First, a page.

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Christmas toys: Keep the season safe

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Submitted by Rita Hodges County Extension Agent

People have already been ‘hitting the stores’ in search of that perfect holiday gift for that perfect little angel in your life.

Every toy-shopping adult know that finding just the right child’s give can be time consuming. Toys vary from season to season and age to age, but the most ‘trendy toys’ aren’t always the best or safest.

Giving children safe toys is vital.  Nowhere is this more critical than with the classic American holiday gift—the bicycle—and other riding toys.

According to figures from the Texas Department of Health, Product Safety Division, each year about 300 deaths and 400,000 injuries in children younger than 15 are associated with bicycles.  Another item in recent years has been the razor scooter—another wheeled riding toy designed for children.  But we see 100,000 injuries annually associated with scooters.

As far as the ever-popular inline skates, old-fashioned roller skates, and skate boards are concerned, injuries just naturally occur when wheels are put on kids’ feet.  Many of the injuries and deaths can be prevented through the use of safety equipment designed for these young riders. 

Inline skates should be equipped with a safety helmet as well as wrist, elbow, knee and shin pads.  Protective gear is not just a bid for manufactures to try to get more money.  It is an important part of safety.

Another vital aspect of safety in children’s toys is age-appropriateness.  While infants and toddlers aren’t the best recipients for bicycles and inline skates, they do need toys designed for children their ages.  Adult shoppers should always keep age in mind when shopping for children.  Make sure to read the warning labels on toys for age recommendations.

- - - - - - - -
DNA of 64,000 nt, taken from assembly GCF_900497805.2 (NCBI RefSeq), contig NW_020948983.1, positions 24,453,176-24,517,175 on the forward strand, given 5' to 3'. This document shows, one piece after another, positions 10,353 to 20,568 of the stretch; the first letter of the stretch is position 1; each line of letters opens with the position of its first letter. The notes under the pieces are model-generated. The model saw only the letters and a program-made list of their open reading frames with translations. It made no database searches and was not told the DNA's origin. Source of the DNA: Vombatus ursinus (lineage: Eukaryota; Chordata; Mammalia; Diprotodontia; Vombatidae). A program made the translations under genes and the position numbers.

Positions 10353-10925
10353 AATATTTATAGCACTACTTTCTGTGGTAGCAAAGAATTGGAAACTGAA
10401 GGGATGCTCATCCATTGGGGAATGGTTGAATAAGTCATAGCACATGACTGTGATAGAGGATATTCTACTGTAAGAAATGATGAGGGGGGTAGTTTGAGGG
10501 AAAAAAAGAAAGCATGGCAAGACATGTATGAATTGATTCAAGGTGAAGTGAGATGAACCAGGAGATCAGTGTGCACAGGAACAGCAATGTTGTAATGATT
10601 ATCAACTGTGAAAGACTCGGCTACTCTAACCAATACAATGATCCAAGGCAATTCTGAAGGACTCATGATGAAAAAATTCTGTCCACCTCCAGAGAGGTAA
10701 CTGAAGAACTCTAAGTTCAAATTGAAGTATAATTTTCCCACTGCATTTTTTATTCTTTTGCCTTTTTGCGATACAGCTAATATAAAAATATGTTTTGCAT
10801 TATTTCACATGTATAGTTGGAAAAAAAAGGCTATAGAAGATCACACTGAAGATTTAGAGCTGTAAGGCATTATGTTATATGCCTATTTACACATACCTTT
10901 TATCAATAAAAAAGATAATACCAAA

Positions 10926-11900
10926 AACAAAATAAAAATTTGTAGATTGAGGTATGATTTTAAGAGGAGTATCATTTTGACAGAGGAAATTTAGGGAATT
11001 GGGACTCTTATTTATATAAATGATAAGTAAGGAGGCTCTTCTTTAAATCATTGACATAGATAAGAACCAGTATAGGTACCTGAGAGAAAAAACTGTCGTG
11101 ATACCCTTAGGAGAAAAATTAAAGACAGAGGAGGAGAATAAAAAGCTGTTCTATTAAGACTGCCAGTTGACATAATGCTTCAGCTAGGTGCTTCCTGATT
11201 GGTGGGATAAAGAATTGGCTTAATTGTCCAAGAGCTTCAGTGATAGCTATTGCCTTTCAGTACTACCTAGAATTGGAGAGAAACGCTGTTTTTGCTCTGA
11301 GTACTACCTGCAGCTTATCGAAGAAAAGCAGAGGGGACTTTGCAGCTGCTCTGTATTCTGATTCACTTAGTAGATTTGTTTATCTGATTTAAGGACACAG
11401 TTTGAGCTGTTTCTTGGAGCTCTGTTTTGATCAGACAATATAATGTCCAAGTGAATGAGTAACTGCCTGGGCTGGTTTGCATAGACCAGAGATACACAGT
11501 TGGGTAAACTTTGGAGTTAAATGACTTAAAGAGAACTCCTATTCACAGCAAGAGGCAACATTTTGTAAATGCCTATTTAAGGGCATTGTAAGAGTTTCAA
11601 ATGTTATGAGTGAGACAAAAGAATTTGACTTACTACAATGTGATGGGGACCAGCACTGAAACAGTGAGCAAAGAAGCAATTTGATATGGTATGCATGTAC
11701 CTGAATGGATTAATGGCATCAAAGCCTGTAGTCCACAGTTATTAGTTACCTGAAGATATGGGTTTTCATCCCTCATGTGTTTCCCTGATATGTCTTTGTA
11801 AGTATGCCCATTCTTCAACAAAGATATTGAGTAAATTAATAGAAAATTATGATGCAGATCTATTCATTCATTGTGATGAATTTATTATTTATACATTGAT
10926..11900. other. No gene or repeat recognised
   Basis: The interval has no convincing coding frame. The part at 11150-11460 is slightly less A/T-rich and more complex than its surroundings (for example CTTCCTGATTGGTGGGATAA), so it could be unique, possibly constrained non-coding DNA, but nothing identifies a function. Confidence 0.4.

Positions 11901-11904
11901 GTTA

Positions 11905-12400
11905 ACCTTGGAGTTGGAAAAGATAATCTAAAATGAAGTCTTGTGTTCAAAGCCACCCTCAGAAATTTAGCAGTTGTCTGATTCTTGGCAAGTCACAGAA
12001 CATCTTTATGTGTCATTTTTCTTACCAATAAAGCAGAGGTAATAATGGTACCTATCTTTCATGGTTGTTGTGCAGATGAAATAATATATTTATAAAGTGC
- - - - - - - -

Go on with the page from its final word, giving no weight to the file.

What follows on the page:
Do not go by the child’s level of intelligence, but by his or her age.  A two-year-old child might be as smart as a five-year-old, but he’s still only two and he’s going to put buttons in his mouth, etc.

Do not buy any item with cords or strings for children younger than three years of age.  Cords can wrap around a child’s neck and strangle him or her.

For young gift-recipients, toys that will stimulate the brain development and motor coordination through bright colors, sounds and activities are recommended.

Make sure all pieces are large enough so that it can’t get lodged in a baby’s thoat. Never give children under age five toys with small parts, including marbles, small balls and balloons. As colorful and festive as they are, balloons, as well as these other items, are still a choking hazard for children.

As a general rule, buy toys with sturdy construction, and no small parts that can come loose or come apart.  Keep these recommendations in mind even if the child receiving the gift is older, but has smaller siblings in the house.

Children, who are older, up to about age eight, should still not receive any toys with sharp points or metal edges.  If you buy arrows or darts, make sure they have protective tips or suctions cups that stay secure.

Toys that operate through electricity or that have heating elements—such as woodworking sets or ovens—are not recommended for children younger than eight.

Parents and other adults should consider all the issues before deciding whether or not to purchase toy guns for their children.

Toy guns for children have been controversial for years.  But since 9/11, there is a heightened sense that toys guns might be mistaken for a real gun.

Whatever the age of the child or the kind of toy purchased, immediately discard any plastic wrapping or packaging the toy came in to prevent accidental choking or suffocation.

Shop with these four steps in mind: Follow label recommendations as to use of the toy and age appropriateness.

Eliminate choking hazards.

Include the right protective gear when purchasing riding toys.

Look for toys that are sturdy and will not come apart easily.

By shopping with these four steps in mind, adults can insure a safe, happy holiday season for their children.

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